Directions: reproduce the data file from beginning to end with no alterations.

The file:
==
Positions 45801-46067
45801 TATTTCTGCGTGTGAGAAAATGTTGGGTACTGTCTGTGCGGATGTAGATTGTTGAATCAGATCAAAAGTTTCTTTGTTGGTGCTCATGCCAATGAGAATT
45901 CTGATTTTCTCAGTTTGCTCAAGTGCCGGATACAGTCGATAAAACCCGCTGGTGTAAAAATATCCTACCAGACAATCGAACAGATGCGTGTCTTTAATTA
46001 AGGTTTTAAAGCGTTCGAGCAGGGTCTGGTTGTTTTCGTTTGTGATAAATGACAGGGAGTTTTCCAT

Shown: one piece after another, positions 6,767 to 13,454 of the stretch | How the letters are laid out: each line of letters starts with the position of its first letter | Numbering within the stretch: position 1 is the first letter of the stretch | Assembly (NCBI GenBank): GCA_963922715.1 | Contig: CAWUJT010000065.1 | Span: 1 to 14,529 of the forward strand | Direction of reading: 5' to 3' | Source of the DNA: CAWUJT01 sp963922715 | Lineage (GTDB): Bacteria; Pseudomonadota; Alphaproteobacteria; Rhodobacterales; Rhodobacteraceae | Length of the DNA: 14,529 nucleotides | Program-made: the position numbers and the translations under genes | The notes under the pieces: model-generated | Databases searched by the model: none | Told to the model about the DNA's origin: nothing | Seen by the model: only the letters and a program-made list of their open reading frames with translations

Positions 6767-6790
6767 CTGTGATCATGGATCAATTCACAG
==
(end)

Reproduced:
Positions 45801-46067
45801 TATTTCTGCGTGTGAGAAAATGTTGGGTACTGTCTGTGCGGATGTAGATTGTTGAATCAGATCAAAAGTTTCTTTGTTGGTGCTCATGCCAATGAGAATT
45901 CTGATTTTCTCAGTTTGCTCAAGTGCCGGATACAGTCGATAAAACCCGCTGGTGTAAAAATATCCTACCAGACAATCGAACAGATGCGTGTCTTTAATTA
46001 AGGTTTTAAAGCGTTCGAGCAGGGTCTGGTTGTTTTCGTTTGTGATAAATGACAGGGAGTTTTCCAT

Shown: one piece after another, positions 6,767 to 13,454 of the stretch | How the letters are laid out: each line of letters starts with the position of its first letter | Numbering within the stretch: position 1 is the first letter of the stretch | Assembly (NCBI GenBank): GCA_963922715.1 | Contig: CAWUJT010000065.1 | Span: 1 to 14,529 of the forward strand | Direction of reading: 5' to 3' | Source of the DNA: CAWUJT01 sp963922715 | Lineage (GTDB): Bacteria; Pseudomonadota; Alphaproteobacteria; Rhodobacterales; Rhodobacteraceae | Length of the DNA: 14,529 nucleotides | Program-made: the position numbers and the translations under genes | The notes under the pieces: model-generated | Databases searched by the model: none | Told to the model about the DNA's origin: nothing | Seen by the model: only the letters and a program-made list of their open reading frames with translations

Positions 6767-6790
6767 CTGTGATCATGGATCAATTCACAG